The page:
May the Circle Be Unbroken
"I found I could say things with color and shape that I couldn't say in any other way– things that I had no words for." -Georgia O'Keefe
For many years, I have been creating mandalas of all kinds. Mandalas are simple circular forms that all cultures have used to depict, contain, and express the sacred. From rose windows, to Tibetan sand mandalas, to forms found in nature (sunflowers, eyes, cells, tree rings, seashells, the earth, sun and moon), mandalas are an organic expression of wholeness.
There is just something about that shape--the pleasing sense of containment, of no beginning and no end, of center, cycles, and harmony--that gives me space to "say things with color and shape that I couldn't say in any other way" in the words of Georgia O'Keefe.
I have suggested to the teens I work with that they create a three mandala series daily in their art journal to help them express themselves. This practice is particularly helpful when emotions are chaotic, intense, or a jumble of confusion.
It is remarkable to see how quickly energy shifts when creating simple mandalas. Chaotic scribbles turn into wavy lines, which turn into spirals, which turn into images of leaves, hearts, trees, eyes. The circle can take it all. What is miraculous, is that there is a clear centering and clarifying effect on the artist physically and emotionally as well. I have seen it over and over, even when people are in the deepest of distress.
It's so easy to do. Simply trace a plate onto three pieces of paper, offer yourself a choice of art materials, (markers, pastels, paint, colored pencils, magazine images) and let yourself go. You can start from the middle and work your way out, or vice versa. You can just scribble or scratch, make random shapes and images, or create a picture. Just try to keep within the structure of the circle.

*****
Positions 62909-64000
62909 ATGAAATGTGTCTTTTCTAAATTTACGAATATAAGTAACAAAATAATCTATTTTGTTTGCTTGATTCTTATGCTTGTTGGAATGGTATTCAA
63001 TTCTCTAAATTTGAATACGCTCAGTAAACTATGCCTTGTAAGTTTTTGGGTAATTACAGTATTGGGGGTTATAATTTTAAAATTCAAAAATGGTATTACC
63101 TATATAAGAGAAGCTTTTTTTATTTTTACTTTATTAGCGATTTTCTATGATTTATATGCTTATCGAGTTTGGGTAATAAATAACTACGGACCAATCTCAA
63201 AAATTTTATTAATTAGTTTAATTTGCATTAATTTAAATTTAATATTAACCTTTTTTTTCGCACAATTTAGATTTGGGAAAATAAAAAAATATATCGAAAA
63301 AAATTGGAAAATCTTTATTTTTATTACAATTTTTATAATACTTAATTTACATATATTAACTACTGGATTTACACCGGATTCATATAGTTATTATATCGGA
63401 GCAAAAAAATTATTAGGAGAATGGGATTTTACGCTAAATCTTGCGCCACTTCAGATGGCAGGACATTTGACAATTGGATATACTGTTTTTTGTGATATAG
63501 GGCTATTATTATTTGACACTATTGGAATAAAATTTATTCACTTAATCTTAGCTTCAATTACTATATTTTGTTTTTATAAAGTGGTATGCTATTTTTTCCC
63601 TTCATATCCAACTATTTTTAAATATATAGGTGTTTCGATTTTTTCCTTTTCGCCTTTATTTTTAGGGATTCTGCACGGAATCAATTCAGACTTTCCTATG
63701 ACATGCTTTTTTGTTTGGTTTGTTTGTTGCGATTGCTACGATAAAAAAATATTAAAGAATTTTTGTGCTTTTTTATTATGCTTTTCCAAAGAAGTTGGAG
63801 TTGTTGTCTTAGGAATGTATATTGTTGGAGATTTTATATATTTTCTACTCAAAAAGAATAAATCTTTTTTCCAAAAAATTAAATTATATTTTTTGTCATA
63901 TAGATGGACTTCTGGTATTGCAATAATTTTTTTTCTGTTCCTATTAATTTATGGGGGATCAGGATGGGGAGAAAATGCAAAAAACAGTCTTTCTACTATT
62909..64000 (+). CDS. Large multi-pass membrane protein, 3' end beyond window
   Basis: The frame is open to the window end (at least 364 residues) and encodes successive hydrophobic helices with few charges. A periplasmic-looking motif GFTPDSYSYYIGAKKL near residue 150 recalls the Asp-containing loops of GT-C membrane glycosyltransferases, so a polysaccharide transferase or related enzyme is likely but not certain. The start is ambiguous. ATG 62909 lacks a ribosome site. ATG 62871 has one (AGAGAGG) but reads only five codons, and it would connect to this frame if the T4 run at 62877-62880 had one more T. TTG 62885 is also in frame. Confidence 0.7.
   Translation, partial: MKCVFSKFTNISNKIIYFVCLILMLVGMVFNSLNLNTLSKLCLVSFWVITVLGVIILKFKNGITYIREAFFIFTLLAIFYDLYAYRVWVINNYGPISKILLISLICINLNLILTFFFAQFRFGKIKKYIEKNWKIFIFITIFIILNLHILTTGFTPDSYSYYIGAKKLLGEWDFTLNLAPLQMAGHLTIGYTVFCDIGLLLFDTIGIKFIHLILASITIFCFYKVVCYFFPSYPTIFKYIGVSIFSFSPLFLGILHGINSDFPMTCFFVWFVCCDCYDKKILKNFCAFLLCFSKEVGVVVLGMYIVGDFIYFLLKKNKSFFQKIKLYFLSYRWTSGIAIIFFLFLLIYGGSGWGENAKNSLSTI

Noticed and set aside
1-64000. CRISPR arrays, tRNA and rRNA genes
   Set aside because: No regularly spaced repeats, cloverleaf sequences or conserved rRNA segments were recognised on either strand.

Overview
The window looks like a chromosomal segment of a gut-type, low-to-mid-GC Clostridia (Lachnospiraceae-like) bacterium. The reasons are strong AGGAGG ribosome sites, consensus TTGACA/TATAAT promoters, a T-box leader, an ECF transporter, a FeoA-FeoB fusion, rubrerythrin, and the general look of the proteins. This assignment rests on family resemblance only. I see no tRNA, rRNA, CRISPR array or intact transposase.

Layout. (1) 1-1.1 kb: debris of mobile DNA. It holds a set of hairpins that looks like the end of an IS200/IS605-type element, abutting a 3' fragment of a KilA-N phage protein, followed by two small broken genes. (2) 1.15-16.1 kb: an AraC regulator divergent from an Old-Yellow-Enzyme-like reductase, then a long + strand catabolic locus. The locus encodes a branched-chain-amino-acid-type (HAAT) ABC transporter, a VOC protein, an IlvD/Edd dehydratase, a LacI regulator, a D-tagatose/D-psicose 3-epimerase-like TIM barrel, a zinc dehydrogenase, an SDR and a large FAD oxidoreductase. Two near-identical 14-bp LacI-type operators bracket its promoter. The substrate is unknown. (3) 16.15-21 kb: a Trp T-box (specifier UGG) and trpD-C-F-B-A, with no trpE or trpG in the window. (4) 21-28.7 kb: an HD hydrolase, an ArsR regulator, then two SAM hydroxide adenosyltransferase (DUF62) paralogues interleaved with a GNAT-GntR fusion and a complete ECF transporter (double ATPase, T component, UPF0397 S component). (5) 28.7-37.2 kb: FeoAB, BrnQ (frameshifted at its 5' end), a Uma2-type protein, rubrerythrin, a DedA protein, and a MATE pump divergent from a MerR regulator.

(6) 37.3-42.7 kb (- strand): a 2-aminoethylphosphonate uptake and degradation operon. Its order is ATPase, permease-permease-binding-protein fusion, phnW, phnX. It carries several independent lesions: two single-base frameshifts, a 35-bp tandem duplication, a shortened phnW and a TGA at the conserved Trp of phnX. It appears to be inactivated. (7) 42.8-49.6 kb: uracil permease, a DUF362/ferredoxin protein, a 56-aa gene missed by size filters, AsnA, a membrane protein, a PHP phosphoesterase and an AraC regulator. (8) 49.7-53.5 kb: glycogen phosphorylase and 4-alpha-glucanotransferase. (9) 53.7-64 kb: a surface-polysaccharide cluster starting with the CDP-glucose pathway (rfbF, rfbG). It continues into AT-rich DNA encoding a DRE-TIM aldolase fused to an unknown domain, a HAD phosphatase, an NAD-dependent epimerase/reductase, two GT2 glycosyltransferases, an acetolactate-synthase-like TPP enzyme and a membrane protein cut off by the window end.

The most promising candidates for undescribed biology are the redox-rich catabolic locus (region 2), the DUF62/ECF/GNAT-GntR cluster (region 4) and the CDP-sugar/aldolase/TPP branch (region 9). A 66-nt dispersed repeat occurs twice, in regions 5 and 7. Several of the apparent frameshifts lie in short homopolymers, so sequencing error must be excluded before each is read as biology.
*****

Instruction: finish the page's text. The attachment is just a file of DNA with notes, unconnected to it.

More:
I would like to also offer another more sophisticated mandala experience that I adapted from Susanne Fincher's marvelous book The Mandala Workbook.
This activity will give you direct experience of how powerful the actual physical act of creating with particular materials can be. It gives an experience of catharsis, letting go, tolerating chaos, and fearlessness. And you will be left with a visual representation of hope- a knowing that in brokeness, light comes in.
"Mandala of Tearing Apart"
*Draw a circle on a piece of colored construction paper and cut it out.
*Find another piece of paper (magazine image, school papers, or another colored paper) and rip it
up, paying close attention to how it feels to do so.
*Arrange these torn papers on the original mandala in a design, any form that you like.
*When you are done, jostle the mandala so the papers become randomly placed...notice how this
"destruction" and loss of control feels.
*Glue down the papers in their random positions. How do you like it?
*Rip apart this mandala too! How does this feel? Really take it in.
*Take a moment to write down positive messages on each torn piece.
*Glue the pieces back into the open space the original mandala was cut out of.
Place your mandala in a place where you can reivisit it when you need to be reminded that there is beauty in chaos, that you can let go, and that broken places let light in.